Twenty one years ago, Split Enz keyboardist Eddie Rayner rearranged some of his former band’s music and presented them in a collaboration with the NZ Symphony Orchestra.
Called EnzSO, it was well received but Rayner has admitted in interviews that, while the sound was “full” and “lush” he found it hard get past the “constant lag” the sound had in comparison to a rock band: It lacked “groove”, he felt.
This week Rayner marked the anniversary of that show with a performance in Melbourne – his home for 15 years – but sought to fix his earlier frustration by reducing the orchestral backing from 130 to 13 people, plus three vocalists. Within that 13 he also included a rock rhythm section of bass and drums as well as lead guitar, six string players and four brass/wind players.
As a result, the sound was still lush and full, but still managed to capture some of the cheeky punk pop buzz of the Enz that any Australian over 40 would surely remember.
While the spotlight was literally focused on Rayner all night – only begrudgingly highlighting vocalists Rima Te Wiata (Bella in Hunt For The Wilderpeople), Rikki Morris and Phil Madsen as they alternately led each song – it was drummer Michael Barker who built the backbone for the night’s sound, with Rayner’s elegant playing forming the colour and the vocals, sometimes lost amid the orchestration, relegated to setting the scene.
Rayner understandably chose pieces that lend themselves best to orchestration (or which include the most recognizable keyboard riffs) and opened the night with less-played instrumental work, Albert of India. He set up the conversation with the audience for the night by forgetting the year it was released.
“Any friends of the Enz in the audience?” he asked. “Which year was it?” and met with a loud, confident response. Certainly a lot of fans from way back were in the house – and why not, when for the price of a ticket you could have pretty much bought the whole Split Enz back collection?
Morris opened the vocal pieces with One Step Ahead, followed by Madsen with his soaring range on My Love is Alien.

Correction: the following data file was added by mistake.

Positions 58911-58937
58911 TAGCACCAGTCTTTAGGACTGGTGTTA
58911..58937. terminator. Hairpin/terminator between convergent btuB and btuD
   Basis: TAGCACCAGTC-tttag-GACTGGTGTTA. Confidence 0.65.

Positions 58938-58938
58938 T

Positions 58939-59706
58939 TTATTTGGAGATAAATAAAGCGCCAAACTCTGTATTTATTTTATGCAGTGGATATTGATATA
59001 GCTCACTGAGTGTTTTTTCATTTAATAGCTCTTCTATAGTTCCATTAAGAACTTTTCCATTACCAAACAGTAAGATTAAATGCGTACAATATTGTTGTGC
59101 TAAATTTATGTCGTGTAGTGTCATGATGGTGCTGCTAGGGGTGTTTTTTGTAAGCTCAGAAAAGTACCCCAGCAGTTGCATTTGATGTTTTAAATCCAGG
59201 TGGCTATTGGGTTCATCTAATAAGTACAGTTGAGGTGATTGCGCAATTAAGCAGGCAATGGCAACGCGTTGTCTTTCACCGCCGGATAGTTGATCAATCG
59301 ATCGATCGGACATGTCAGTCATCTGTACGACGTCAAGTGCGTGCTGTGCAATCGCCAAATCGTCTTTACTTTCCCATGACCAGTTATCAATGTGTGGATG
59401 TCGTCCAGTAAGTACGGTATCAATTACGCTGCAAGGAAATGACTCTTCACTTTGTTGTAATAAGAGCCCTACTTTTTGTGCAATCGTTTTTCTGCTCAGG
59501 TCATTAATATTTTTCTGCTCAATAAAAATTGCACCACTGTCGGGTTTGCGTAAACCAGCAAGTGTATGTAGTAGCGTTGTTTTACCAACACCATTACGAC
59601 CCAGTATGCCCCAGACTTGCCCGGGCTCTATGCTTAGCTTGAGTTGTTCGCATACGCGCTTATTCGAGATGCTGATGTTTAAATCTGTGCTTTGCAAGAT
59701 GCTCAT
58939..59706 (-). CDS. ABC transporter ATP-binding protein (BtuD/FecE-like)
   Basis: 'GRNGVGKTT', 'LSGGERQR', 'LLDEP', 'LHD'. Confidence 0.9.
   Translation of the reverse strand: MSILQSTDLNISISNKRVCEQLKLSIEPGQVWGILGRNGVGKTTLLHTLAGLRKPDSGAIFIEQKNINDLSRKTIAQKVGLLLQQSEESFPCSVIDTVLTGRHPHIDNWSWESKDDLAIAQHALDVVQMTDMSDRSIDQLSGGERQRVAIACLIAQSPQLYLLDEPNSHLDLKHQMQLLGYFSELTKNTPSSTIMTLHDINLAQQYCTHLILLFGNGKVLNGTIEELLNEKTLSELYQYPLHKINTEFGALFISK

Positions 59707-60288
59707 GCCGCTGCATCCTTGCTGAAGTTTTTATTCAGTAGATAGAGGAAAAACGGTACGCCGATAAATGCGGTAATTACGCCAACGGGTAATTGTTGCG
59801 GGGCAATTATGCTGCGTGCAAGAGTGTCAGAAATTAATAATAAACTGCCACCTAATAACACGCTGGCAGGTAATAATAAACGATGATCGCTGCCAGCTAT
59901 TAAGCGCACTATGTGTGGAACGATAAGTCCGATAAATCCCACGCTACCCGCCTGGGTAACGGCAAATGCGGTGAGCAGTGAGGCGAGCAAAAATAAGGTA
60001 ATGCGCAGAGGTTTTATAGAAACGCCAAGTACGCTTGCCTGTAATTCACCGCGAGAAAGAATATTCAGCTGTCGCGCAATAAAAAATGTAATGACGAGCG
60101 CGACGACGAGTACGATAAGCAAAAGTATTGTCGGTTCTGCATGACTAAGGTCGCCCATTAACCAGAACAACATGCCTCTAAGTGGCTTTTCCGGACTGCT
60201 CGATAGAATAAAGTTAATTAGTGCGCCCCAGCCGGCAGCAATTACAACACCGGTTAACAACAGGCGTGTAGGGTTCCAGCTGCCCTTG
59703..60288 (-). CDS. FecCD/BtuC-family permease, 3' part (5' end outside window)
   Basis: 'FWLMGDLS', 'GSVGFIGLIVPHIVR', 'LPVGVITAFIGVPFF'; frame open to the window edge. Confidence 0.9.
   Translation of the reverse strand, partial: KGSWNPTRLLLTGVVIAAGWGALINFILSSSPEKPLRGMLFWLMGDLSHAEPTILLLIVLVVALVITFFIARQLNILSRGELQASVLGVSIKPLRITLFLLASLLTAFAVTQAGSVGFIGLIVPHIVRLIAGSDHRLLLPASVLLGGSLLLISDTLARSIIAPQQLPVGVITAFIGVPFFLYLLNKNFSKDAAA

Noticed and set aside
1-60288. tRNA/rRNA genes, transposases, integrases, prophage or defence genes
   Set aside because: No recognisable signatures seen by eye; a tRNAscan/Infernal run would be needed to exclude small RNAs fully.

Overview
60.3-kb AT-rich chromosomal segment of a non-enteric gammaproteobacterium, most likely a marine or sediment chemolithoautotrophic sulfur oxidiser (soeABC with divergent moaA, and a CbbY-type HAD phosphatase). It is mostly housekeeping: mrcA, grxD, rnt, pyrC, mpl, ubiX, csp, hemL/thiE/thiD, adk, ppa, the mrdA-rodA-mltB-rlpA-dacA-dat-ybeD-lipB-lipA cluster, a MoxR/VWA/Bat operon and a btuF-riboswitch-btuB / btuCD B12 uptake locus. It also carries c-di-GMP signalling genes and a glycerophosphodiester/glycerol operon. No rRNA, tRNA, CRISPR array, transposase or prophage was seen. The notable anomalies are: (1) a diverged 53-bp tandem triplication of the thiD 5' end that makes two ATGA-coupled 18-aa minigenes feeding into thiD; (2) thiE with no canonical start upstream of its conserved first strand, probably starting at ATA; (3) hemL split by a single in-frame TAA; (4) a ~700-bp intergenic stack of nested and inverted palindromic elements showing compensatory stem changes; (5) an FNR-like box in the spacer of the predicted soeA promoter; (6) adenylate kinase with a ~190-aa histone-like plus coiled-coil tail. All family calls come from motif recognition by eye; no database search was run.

Te Wiata chimed in next with The Devil You Know, which also calls for a broad vocal range so that at one point she was singing the lower line with Morris providing the higher backing vocals.
Morris played his party trick as I See Red opened, vocalising a mock sax solo with impressive reality. “I had a job on a milk truck,” he said, explaining how he’d learnt the stunt. “It had no horn…”
As the classics and lesser-know numbers were rolled out, Rayner paid homage to his former band mates, referring to Phil Judd as “One of the true geniuses I’ve ever worked with”, thanking Noel Crombie and wife Sally (both in the audience) for once again providing his suits for the show, and describing Neil Finn’s Message to my Girl as one of the greatest songs of all time. At other times Rayner mock-bragged about being the longest-serving member of Split Enz and repeatedly joked: “It’s all about me.” His colleagues laughed it off but after the second or third repeat of this, one wonders how much truth is in the jest.
Still, the songs continued with Edible Flowers, I Walk Away, 129 (the song that made Rayner decide he needed to join Split Enz in 1974), Stuff and Nonsense, Voices and Straight Old Line, which prompted a wonderful spoons solo from drummer Michael Barker.
It is hard to believe that Rayner cannot read or write music when you hear so many sublime arrangements, one of the greatest of which is his version of I Hope I Never and the underrated Give it A Whirl.
As the concert reached its crescendo Rayner pulled out the big guns: Shark Attack (from Te Wiata, with great gusto), I Got You (introduced as “the song that saved our asses”) and History Never Repeats.
Something about fully seated concerts always reduces the vibe in the room and, despite obviously strong audience support, the applause and call for encore somehow remains stilted and flat.
Nevertheless, the band reappeared, played a blinder of a version of Six Months In a Leaky Boat (with its awesome keyboard opening, of course), and ending on My Mistake.
A masterful show of some of the era’s best music boosted just enough to make the revision worthwhile, but not so much as to break it.
Arts Centre Melbourne, Wander Productions & Major Mitchell and Partners present
ENZO: The Music of Split Enz
Venue: Hamer Hall, Arts Centre Melbourne | St Kilda Road, Melbourne
Dates: 17 November 2017
Tickets: $79 – $110 ($69 – $89)